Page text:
The park was lovely – she sniffed and sunbathed and watched the ducks, I couldn’t believe how chilled she is. Halfway around the lake is ?the oldest pub in Britain called the Fighting Cocks. We had never been there, so settled at a table at the front of the pub, where we could hear the running stream, not knowing that there was a beer garden behind. She loved it, drew many admiring comments and strokes, and lay down for a snooze.That was her first ever visit to a pub – the first of many, probably!P5100024



My Scottish roots
February 21, 2009, 5:10 pm
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Was great to get back to Scotland – it’s a fair while since I visited. As a child, I never felt any Scottish heritage, it was my sister who was given the Scottish name of Fiona, while I was named after the French side of the family. While there, I popped into Scotlandspeople at the Register House on Princes Street, and found that my father had had two birth certificates, one for Stornoway and one for Edinburgh, the former being – well, illegal. So she gave me a copy of it anyway. the story goes that the doctor on the Island, where my grandfather was Sheriff-Substitute, was always drunk and as my granny was well advanced in child-bearing years ( she already had a 11- and 12- year old), they didn’t want to take their chances with this wee ‘gift from God’ and so my father was to be born on the mainland. I still don’t know why Moray Place in Edinburgh, except that Grandpa was said to have had offices in nearby Charlotte Square at some time, or perhaps Granny had family she stayed with.

In July 1922, my father Ian made his appearance in the afternoon, and some time after that, he was taken back to Stornoway (where the birth was again registered) and as he was carried into The Old Courthouse, the villagers called out “Look,there’s the wee sheriff!”

It was so good to get back, the last time was for my aunt’s funeral in Perth, when we went to Glasgow and to Edinburgh but only for the day. Need to do the Whisky Trail one day, and find traces of my earliest ancestors that we know of, the Haldens of Musselburgh and previous to that, Inveresk…. for another time…



Caravan holidays
January 29, 2009, 8:36 pm
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My friend Kez wants me to tell you about the caravan… the good thing is that we have now booked our summer holidays in France in said caravan – henceforth aka Bessie as she is a Bessacarr. We bought her of our friends John & Steph last year, primarily for our flyball tournaments, which I am trying to avoid blogging about! But when we used her on our weekends away, I realised that we really loved caravanning… perhaps I hit that age! Certainly, will never camp in a tent again – need own loo and to be warm and cosy at all times. When i was a kid, we camped in Scotland, France and Spain and loved it, and I brought up my kids in the same way. Great way of life, much more fresh air and freedom than a hotel, loved it. Eventually everyone got bigger, and we spent a few years Eurocamping in massive static caravans. But this is different…. its so cosy, and like being in a small log cabin. Bessie is not luxurious or even spacious, but I am sooo looking forward to weekends away and then the fortnight in France, ending up next to my sister + brother-in-law’s caravan pitched while they renovate ‘le dump’, a small house in France bought a few years ago for the princely sum of £40,000! When we do meet up, we do a come dine with me – we do the Friday meal, and invite them over, and then go to their caravan on the Saturday – great! Bessie is getting on, nearly 20 I guess, but she is dry, warm and clean. Have only braved the shower once, was actually fine, but involves a trek across a field with an Aquaroll water carrier (usually by himself) as it would run out, and you dont want that with a headfull of shampoo! The plan is to use 5* caravan sites – often run by Castels et Camping (ex-chateaux on site) – where there will be luxurious washrooms and loos… bliss! Mmmmm – can’t wait! The drive is slower of course, but we build extra campsites into the tour… we will do Rouen, the Loire, Charentes-Maritime (where le dump is), Le Mans, and Normandy. All for £20 a night plus channel tunnel plus food and WINE —- not bad eh? What holidays have you have – Jon’ likes driving so we do a lot of Europe – this is prob as far as we want to go with Bessie though. The new(ish) car is diesel so that should save, plus no autoroute payments this year – picnics en route, much as I did when a kid. Hated charcuterie then, Dad would have a wine or two then a nap, and then carry on – times change eh? We often stop at Courtpailles – they have a really good fixed menu, but are often just off motorways so may have to be more organised ourselves … we can sit by the roadside with our camping table lol.. or in a car park ;-)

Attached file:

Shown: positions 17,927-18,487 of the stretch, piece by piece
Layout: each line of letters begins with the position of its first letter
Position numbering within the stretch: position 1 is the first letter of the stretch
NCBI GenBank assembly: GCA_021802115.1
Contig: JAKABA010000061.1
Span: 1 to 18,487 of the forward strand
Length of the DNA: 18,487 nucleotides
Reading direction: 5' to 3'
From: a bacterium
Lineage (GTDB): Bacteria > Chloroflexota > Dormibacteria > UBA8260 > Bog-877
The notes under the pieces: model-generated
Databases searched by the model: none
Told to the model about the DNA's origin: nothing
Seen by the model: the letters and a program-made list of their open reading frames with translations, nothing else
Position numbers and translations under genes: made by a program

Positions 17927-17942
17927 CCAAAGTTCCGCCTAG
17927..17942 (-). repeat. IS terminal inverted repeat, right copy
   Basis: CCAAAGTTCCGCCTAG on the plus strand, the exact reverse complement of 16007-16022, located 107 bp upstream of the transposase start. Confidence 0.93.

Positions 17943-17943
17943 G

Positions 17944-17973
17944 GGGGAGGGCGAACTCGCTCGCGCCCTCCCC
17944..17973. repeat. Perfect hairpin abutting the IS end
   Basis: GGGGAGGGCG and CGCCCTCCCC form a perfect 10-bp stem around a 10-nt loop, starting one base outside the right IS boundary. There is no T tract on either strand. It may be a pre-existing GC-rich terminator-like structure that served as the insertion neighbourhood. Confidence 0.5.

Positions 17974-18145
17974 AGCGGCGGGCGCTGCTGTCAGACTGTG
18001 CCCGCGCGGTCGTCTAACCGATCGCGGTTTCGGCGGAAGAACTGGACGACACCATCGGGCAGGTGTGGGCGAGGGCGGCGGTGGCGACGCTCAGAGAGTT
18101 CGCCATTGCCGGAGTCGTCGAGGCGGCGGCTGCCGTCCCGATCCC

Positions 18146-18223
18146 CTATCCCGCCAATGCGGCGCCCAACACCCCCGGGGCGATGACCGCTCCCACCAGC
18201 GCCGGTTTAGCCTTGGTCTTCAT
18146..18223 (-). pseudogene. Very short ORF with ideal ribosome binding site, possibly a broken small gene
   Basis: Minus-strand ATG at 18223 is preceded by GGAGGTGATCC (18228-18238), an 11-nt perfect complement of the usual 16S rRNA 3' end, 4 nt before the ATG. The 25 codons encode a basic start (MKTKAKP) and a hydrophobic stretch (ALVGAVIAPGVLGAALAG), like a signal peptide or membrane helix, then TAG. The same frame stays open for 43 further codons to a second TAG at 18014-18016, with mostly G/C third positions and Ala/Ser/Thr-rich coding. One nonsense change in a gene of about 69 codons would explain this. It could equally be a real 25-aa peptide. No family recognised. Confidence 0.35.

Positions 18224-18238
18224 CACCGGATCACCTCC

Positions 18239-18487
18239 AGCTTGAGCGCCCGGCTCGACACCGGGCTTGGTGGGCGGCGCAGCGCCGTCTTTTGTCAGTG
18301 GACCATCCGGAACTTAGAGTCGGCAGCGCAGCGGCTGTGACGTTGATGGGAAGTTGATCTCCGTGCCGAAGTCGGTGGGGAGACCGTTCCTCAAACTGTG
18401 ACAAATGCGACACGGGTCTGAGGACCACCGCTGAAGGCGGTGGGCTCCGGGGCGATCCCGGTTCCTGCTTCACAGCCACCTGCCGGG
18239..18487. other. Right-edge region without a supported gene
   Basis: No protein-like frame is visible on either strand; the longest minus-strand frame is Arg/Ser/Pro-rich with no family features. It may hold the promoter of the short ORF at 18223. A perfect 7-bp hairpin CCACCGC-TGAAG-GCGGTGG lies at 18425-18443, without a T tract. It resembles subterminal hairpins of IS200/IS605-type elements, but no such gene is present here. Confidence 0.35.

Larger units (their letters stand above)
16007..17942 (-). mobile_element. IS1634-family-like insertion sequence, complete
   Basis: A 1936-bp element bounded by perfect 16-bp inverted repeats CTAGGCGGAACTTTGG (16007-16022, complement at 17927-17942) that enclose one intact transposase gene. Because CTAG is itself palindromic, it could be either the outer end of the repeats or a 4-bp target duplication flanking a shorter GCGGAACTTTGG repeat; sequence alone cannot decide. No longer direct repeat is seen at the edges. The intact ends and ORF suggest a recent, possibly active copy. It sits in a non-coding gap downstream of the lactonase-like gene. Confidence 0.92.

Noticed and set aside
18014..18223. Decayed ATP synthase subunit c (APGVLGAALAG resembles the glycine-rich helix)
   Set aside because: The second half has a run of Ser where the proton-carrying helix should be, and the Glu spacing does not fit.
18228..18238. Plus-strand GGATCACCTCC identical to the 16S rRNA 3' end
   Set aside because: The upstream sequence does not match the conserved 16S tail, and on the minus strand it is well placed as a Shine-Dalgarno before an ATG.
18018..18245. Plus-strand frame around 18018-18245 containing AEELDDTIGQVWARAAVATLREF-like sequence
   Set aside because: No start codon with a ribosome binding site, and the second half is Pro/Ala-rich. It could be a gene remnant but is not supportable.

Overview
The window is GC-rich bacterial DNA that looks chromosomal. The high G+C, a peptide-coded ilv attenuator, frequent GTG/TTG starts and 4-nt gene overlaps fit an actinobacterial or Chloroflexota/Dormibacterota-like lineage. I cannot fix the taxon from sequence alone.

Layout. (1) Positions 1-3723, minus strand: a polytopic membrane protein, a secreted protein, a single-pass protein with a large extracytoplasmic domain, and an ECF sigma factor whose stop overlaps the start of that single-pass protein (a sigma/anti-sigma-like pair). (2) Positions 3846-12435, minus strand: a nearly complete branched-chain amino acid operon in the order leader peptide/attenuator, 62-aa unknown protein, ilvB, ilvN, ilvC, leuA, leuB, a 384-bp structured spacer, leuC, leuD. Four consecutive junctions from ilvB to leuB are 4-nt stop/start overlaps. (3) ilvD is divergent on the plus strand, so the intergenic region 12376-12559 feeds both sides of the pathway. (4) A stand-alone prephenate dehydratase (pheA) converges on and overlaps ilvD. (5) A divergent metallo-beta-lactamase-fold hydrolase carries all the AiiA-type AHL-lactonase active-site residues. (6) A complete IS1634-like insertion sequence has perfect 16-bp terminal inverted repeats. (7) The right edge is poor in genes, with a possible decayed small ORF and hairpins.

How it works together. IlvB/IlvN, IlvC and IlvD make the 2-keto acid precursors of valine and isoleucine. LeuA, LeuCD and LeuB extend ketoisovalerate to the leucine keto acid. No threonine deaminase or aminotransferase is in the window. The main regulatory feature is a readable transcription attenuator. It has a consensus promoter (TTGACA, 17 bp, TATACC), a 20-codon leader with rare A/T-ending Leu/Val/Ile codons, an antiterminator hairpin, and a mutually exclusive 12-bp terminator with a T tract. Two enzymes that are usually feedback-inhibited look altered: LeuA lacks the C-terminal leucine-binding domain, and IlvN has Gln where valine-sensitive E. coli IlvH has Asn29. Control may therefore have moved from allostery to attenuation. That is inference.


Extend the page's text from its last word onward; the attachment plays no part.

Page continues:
Any other people like caravanning or is it just me – will te novelty wear off … would love a posher one one day, with a fixed bed next time, definitely – otherwise it has everything and the experience wont change!

Jx